And as is so often the case, it starts so innocuously.
The Hanged Man has set his sights on Rune’s ward, Max, and attempts to assert a marriage claim on the young man initiated at a time when Max’s family – the Heart Throne – were still a power to be reckoned with. But the Heart Throne is no more. Max has no house, no wealth, no sigils of power, and no real assets. So why is the Hanged Man so fixated on him? Fixated enough to try and kidnap him in broad daylight? It doesn’t add up.
Rune sets out to investigate, because the Hanged Man is known to be something of a sadist, a member of the Arcanum who surrounds himself with necromancy and mutilation magic. And just as ominously, those who refuse him always go missing, be they child or adult.
As you can imagine, things get down and dirty very, very quickly.
And that’s what I enjoyed about The Hanged Man, the second book in the Tarot Sequence by K.D. Edwards. Not only is it a wonderful combination of noir chic, living legends come to life, and urban fantasy, but it leaps out to grab your attention from the off, and doesn’t let go until the very end. And no wonder. Relatable characters, well-crafted dialogue, superb imagery, and one of the most believably engaging magic systems you will ever see, create an overall helter-skelter ride that you won’t want to end.
Try this series out. You won’t regret it.

Friday, May 22, 2020

My Review of. . .


Time of Contempt
Ciri, the foretold child or prophecy, the one reputed to have the power to change the world for good or evil, is finally on the way to the magical college on Thanedd Island. Yennefer, her guardian for this stage of her training, has decided it best that Ciri learn how to master the powers to which she is so instinctively and naturally adept.
A wise move, and one it seems, that is bound to succeed. For who could offer harm in a place full of sorcerers?
Alas, there are other powers at play who seek to intervene. They have also heard of the child of prophecy and seek to control her destiny to their own ends. And as we go on to see, Thanedd Island is nothing but a powder keg. The perfect environment in which to light a fuse that will remove sooo many obstacles at once. But to whose benefit?
Yes, it seems even the highest echelons of the mighty sorcerer’s guild aren’t above a spot of political intrigue. The trouble is, when the magically mighty start throwing tantrums, people get hurt. War. Betrayal. The settling of old scores and the birth of new ones. You just know its going to end badly.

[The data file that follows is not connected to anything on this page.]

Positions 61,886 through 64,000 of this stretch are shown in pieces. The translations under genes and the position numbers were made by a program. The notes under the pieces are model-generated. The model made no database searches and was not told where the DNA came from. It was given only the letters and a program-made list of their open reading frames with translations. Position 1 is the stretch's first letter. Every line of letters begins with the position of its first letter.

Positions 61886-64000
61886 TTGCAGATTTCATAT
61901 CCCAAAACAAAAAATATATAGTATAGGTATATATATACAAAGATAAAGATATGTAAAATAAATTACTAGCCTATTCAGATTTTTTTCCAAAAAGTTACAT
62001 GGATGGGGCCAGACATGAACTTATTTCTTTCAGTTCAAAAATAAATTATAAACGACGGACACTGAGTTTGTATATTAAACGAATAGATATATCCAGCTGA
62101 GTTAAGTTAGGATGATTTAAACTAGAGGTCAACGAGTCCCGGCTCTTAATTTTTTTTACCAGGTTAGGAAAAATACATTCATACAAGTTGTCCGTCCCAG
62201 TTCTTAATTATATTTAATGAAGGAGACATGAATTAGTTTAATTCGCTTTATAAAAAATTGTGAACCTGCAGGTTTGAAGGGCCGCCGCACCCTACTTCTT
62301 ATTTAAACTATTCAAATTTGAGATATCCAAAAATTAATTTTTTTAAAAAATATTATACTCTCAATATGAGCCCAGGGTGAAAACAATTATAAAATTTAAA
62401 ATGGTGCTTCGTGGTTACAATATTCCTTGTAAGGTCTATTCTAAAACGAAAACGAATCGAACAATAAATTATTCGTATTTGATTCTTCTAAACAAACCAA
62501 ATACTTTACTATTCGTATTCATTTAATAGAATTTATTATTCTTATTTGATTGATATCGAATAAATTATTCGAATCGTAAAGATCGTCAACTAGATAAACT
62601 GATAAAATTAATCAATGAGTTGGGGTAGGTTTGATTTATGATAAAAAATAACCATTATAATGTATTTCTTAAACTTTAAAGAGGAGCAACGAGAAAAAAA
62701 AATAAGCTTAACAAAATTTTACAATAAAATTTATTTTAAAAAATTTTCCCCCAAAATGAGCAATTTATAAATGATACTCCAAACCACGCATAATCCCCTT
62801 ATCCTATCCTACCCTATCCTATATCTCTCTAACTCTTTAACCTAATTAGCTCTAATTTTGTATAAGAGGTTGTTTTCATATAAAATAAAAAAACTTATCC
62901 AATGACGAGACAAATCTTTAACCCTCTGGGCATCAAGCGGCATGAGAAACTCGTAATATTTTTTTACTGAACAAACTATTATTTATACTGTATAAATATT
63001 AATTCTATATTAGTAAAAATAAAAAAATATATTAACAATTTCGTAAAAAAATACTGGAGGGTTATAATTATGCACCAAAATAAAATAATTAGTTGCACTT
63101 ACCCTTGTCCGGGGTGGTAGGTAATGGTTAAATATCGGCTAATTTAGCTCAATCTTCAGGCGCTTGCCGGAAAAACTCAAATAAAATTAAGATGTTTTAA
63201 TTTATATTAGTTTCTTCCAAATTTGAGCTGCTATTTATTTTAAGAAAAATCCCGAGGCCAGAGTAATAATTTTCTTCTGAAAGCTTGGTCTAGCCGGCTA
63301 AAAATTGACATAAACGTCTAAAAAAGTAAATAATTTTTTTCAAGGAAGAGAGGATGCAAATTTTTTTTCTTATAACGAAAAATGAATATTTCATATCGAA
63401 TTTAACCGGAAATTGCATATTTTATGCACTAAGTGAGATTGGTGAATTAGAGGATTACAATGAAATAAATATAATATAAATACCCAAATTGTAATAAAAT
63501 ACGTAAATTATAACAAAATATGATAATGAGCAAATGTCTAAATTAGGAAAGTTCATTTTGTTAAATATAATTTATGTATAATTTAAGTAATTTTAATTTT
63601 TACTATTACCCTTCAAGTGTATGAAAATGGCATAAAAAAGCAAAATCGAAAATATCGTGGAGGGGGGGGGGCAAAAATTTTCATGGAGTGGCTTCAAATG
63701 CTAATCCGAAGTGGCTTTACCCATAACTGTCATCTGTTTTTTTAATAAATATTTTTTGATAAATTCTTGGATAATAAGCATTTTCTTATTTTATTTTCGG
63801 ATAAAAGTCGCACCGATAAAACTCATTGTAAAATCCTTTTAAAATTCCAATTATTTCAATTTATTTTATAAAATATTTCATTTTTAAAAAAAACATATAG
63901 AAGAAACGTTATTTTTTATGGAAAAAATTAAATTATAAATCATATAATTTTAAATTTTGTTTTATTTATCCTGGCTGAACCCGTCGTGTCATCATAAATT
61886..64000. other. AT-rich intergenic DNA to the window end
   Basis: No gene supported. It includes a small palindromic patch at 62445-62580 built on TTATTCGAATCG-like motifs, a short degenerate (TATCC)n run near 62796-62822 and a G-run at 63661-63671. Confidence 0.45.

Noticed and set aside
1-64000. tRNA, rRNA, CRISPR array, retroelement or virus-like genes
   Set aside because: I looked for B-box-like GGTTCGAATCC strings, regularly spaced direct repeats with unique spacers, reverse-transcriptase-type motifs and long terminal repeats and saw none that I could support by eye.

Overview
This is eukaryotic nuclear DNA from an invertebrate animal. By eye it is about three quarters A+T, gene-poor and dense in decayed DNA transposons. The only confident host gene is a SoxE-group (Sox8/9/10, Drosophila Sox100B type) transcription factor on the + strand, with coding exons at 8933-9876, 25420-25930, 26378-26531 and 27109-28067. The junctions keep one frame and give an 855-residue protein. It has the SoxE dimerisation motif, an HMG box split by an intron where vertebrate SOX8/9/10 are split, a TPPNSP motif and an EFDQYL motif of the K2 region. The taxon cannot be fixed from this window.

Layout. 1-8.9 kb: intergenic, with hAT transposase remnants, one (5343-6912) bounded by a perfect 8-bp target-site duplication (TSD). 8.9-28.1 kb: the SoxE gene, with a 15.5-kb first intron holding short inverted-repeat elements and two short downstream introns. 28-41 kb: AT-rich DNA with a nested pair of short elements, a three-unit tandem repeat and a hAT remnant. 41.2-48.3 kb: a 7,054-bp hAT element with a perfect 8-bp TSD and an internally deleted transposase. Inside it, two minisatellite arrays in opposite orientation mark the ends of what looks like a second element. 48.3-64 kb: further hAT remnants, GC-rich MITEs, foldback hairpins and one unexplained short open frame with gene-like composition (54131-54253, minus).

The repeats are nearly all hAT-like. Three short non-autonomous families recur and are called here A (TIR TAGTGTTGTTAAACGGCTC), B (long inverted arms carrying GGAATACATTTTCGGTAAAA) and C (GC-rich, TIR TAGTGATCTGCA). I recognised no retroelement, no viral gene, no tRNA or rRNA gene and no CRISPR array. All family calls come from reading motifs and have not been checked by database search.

How badly? You’ll find out in yet another thoroughly enjoyable and well written adventure that engages you from the moment its starts, and doesn’t let up until the end. Even better, Andrezej Sapkowski skillfully grants us a deeper understanding of Ciri, Geralt and Yennefer. Their affiliations. Their self-imposed ethics. Their individual love of the land they serve. How their complicated, threefold relationship works. And as the story unfolds and they become separated, how each of them holds up when tragedy and loss strikes. Excellent stuff.

Saturday, May 16, 2020

My Thoughts On. . .


Blood of Elves
Destiny converges, twisting ever tighter, ever faster, toward a building crescendo of probability. And at the center of it all, Geralt, Ciri and Yennefer struggle to stay ahead of the game.
Keeping his word, Geralt adheres to the Law of Surprise, and drops off the face of the earth. Nobody knows where he is. Which is just as well. Everyone, from one end of the land to the other, is searching for him and his child surprise, Ciri. So where else would he take her, but somewhere safe. A place where she can begin her training to become a witcher: Kaer Morhen.
The thing is, Ciri isn’t like any other apprentice they’ve had. Realizing this, Geralt and Yennefer find it necessary to provide a much broader and deeper curriculum, so that Ciri has a better understanding of the power to which she is so naturally adept. And it is only by coming to terms with what she is that Ciri stands a chance of surviving, for war foments all around them. Races that have lived together in relative peace for hundreds of years are now driven by violence toward one another. And the ever-present threat from Nilfgaard can’t be ignored.
Coincidence? Or rather, fulfilment of ancient prophecy?
Find out for yourselves, in this engaging, immersive and rather enjoyable romp through the world of the witcher. Quite a bit of background history is revealed in this novel, allowing you a better understanding of Geralt, Ciri, and Yennefer’s circumstances, and how this binds them together into an indomitable force for good.